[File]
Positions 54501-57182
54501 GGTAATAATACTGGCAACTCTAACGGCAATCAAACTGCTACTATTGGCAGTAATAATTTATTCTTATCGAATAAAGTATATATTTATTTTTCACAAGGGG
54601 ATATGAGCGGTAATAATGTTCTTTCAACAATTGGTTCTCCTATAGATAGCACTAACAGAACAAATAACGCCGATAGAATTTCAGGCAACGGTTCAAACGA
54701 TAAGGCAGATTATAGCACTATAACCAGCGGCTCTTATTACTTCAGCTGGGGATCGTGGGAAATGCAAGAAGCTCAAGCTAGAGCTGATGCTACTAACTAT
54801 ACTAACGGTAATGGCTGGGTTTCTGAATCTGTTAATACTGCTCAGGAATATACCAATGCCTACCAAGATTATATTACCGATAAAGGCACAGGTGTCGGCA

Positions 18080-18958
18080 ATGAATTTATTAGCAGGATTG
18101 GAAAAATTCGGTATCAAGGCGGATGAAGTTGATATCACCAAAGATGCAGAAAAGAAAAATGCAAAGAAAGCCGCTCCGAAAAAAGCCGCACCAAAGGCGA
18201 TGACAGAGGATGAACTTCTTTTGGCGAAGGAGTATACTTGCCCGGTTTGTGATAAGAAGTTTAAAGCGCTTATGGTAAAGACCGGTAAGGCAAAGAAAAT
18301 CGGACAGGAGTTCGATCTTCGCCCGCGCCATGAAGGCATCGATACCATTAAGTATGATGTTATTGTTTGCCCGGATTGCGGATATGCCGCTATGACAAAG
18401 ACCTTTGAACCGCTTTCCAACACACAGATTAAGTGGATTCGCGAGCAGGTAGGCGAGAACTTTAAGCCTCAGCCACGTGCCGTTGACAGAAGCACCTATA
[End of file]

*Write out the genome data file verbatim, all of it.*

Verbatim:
Positions 54501-57182
54501 GGTAATAATACTGGCAACTCTAACGGCAATCAAACTGCTACTATTGGCAGTAATAATTTATTCTTATCGAATAAAGTATATATTTATTTTTCACAAGGGG
54601 ATATGAGCGGTAATAATGTTCTTTCAACAATTGGTTCTCCTATAGATAGCACTAACAGAACAAATAACGCCGATAGAATTTCAGGCAACGGTTCAAACGA
54701 TAAGGCAGATTATAGCACTATAACCAGCGGCTCTTATTACTTCAGCTGGGGATCGTGGGAAATGCAAGAAGCTCAAGCTAGAGCTGATGCTACTAACTAT
54801 ACTAACGGTAATGGCTGGGTTTCTGAATCTGTTAATACTGCTCAGGAATATACCAATGCCTACCAAGATTATATTACCGATAAAGGCACAGGTGTCGGCA

Positions 18080-18958
18080 ATGAATTTATTAGCAGGATTG
18101 GAAAAATTCGGTATCAAGGCGGATGAAGTTGATATCACCAAAGATGCAGAAAAGAAAAATGCAAAGAAAGCCGCTCCGAAAAAAGCCGCACCAAAGGCGA
18201 TGACAGAGGATGAACTTCTTTTGGCGAAGGAGTATACTTGCCCGGTTTGTGATAAGAAGTTTAAAGCGCTTATGGTAAAGACCGGTAAGGCAAAGAAAAT
18301 CGGACAGGAGTTCGATCTTCGCCCGCGCCATGAAGGCATCGATACCATTAAGTATGATGTTATTGTTTGCCCGGATTGCGGATATGCCGCTATGACAAAG
18401 ACCTTTGAACCGCTTTCCAACACACAGATTAAGTGGATTCGCGAGCAGGTAGGCGAGAACTTTAAGCCTCAGCCACGTGCCGTTGACAGAAGCACCTATA